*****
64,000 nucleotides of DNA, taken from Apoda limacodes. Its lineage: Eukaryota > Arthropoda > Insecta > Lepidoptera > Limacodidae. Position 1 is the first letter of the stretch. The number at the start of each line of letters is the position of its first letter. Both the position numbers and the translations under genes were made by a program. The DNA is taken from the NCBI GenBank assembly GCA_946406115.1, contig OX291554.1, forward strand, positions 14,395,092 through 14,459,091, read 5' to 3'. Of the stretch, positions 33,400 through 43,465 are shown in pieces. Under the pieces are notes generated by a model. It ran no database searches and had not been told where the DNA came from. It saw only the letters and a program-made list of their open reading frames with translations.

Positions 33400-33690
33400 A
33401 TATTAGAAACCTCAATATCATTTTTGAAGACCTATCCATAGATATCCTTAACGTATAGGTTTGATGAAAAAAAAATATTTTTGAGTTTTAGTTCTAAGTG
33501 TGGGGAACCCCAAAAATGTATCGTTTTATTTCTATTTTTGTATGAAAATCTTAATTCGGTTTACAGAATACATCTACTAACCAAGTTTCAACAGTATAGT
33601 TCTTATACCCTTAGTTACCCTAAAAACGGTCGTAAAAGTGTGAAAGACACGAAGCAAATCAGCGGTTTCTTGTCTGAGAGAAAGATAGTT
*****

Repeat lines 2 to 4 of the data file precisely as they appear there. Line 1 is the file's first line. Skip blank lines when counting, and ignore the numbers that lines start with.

Positions 33400-33690
33400 A
33401 TATTAGAAACCTCAATATCATTTTTGAAGACCTATCCATAGATATCCTTAACGTATAGGTTTGATGAAAAAAAAATATTTTTGAGTTTTAGTTCTAAGTG